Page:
by Hart Williams © 1998
Language is the giveaway: if we exist as truly sovereign "individuals" then we have no need of language. And yet, biologists tell us, perhaps as much of 80% of the functioning of our vaunted brains is directly taken up with processing language: translating sensory data into linguistic storage, etc.
There is a grand fallacy in our political thinkingnamely that we exist as "sovereign" individuals, without reference and recourse to the rules and conventions of society at large. Perhaps the best way of illustrating this would be to take the example of the "Freemen" and extrapolate from their curve.
Lets assume that they were right that they owe "government," and therefore society at large, NOTHING. It stands to reason that they can, therefore, demand nothing of society, and we can start by taking back their pickup trucks, their satellite dishes, their gasoline, their barbed wire, their electricity and phones, their woven fabric and their processed building materials.
Given that they were holding out in a treeless region of Montana, what we would end up with, very rapidly, would be a group of naked, very cold "Freemen." They might slaughter their cattle (using rocks, of coursethey didnt mine any iron ore, nor smelt any steel, nor machine it into knives and guns) of course, and perhaps dress in Neolithic skins. There would be fleas, of course, and hopefully someone would know how to tan the hides.
But does any of us doubt that they wouldnt survive one Montana winter? Further, would they themselves be capable of pulling off the minor feat described above without cooperation and without language?
We exist as a strange amalgam of monkeys and ants. Language is the giveaway: if we exist as truly sovereign "individuals" then we have no need of language. And yet, biologists tell us, perhaps as much of 80% of the functioning of our vaunted brains is directly taken up with processing language: translating sensory data into linguistic storage, etc.
Or consider the case in which NO government existscriminal activity, say, drug dealing or even simple burglary. Cooperation is vital and necessary to the success of virtually any criminal pursuit. Drug dealing requires a vast network of growers, smugglers, distributors and buyers. Burglary requires at least a fence, or a garage sale, to turn the ill-gotten gains of the burglar into a profit. Without a victim, indeed, burglary would be impossible. Without money to exchange with other "sovereign" criminals, there would be no point.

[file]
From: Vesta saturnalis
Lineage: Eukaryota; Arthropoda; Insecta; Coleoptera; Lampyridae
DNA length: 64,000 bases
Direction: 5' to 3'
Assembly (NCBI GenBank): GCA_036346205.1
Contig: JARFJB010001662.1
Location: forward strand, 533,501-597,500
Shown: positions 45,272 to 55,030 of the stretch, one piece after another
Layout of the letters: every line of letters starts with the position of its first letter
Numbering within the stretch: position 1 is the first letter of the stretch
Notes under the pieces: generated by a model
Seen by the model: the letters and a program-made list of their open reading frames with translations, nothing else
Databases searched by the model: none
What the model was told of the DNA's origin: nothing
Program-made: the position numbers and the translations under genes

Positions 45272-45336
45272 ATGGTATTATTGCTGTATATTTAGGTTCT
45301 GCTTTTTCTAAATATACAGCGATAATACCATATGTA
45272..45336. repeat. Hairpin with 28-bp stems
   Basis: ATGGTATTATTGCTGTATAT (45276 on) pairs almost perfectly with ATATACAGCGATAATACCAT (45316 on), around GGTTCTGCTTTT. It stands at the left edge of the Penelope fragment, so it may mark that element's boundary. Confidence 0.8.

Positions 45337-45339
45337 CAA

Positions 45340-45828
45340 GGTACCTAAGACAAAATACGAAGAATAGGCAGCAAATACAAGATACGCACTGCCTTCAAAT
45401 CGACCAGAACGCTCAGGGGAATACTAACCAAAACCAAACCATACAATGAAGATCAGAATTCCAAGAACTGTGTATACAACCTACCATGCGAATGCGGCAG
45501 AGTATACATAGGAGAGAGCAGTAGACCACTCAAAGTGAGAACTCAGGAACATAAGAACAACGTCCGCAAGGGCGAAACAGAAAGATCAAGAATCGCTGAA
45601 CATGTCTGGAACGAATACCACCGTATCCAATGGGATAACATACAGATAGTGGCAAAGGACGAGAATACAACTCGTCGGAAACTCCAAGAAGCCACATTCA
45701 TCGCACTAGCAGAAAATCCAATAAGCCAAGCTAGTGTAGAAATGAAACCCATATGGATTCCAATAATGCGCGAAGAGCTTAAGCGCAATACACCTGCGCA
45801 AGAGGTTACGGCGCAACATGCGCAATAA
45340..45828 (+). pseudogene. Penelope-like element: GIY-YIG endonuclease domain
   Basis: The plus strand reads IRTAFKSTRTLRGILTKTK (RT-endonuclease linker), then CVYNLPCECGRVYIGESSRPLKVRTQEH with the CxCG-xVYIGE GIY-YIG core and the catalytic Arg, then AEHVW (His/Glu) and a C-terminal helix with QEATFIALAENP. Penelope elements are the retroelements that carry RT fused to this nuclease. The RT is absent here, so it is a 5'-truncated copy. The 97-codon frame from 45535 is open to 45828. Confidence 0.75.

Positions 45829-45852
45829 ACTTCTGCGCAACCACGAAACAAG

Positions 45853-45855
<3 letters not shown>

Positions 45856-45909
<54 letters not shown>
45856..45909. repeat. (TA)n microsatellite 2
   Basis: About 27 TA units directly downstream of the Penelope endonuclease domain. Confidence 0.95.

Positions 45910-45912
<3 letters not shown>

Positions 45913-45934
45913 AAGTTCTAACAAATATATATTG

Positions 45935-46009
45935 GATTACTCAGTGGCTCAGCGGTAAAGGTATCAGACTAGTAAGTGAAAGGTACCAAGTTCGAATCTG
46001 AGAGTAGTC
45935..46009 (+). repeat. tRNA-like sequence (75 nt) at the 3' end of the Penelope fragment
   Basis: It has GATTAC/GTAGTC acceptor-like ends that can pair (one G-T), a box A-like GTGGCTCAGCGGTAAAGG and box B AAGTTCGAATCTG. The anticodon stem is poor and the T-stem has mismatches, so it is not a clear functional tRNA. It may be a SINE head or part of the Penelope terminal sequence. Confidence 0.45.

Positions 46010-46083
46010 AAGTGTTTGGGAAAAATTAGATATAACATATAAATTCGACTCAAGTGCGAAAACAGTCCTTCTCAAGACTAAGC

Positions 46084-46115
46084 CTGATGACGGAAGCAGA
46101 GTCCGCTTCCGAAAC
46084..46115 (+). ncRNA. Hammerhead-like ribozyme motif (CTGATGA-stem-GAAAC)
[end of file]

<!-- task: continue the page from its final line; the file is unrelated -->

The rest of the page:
In every arena that legitimate government exists, a "shadow" government existsfor it is STILL necessary to regulate activities outside the shadow of law. "Organized Crime" is nothing less than a government.
"Government," in fact, is just another term for our vital socializing functions. The myth that we can standproud, independent and aloneis just that: a myth.
And yet, Ayn Rands myth that a Howard Roark can stand ENTIRELY outside society continues to be embraced by our culture, much as the myth of the "cowboy" continues to drive popular fiction and film, as far back as Washington Irving (our first national novelist).
The conception that you can "withdraw" from our civilization is a delusion only fueled by the fact that this selfsame civilization provides automobiles, gasoline, radios, cheap machine-woven fabrics and shoes; radios, television and all the other "necessities" that no one in the history of the world has been able to avail themselves of.
The great failure of the "commune" experiments of the Sixties lay in the ultimate inability of commune society to provide for ALL its needs, without recourse to the larger society. And, commune life was based on a cooperative society. Left to their own devices, "sovereign" individuals tend to starve to death, unless predators or exposure dont get them first.
It is, therefore ABSURD to base a politics on a fallacious concept of "individualism" that has never been seen in the history of our species. Indeed, many Eastern civilizations have functioned quite well for long periods without ANY conception of privacy at all!
We have based our governmental system on a recognition of individual initiative and genius. But, ultimately, "individualism" is our tool for providing the greatest good for the greatest number. I cherish my individualism and my privacy, but in the larger context, they are NOT necessities, nor are they "inalienable" in any practical sense.
If we would cherish our individualism, we must remain vigilant WITHIN the political sphereany number of totalitarian regimes exist as proof that personal freedoms are extremely tenuous and rare.
To withdraw from social interaction and political action based upon a false conception of "individualism" or "sovereignty" is the sign of the spoiled brat.
But we are "sovereign," right?